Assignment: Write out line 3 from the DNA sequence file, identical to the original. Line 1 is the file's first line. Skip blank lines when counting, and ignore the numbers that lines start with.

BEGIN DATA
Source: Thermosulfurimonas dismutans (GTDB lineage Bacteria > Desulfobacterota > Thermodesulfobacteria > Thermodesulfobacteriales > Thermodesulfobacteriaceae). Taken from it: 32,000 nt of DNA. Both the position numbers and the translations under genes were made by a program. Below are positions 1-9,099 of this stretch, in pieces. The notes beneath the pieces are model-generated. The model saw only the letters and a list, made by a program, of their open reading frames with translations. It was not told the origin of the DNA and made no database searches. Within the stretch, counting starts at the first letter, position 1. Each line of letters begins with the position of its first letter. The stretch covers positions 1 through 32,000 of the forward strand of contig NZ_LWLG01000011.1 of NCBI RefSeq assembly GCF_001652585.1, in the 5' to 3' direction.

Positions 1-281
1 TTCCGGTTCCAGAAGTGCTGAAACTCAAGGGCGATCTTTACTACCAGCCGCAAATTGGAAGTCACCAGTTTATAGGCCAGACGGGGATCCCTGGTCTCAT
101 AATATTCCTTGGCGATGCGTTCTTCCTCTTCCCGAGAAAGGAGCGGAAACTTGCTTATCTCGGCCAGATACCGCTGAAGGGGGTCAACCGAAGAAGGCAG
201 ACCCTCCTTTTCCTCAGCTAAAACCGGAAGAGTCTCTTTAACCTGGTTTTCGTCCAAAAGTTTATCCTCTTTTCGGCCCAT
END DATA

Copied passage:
1 TTCCGGTTCCAGAAGTGCTGAAACTCAAGGGCGATCTTTACTACCAGCCGCAAATTGGAAGTCACCAGTTTATAGGCCAGACGGGGATCCCTGGTCTCAT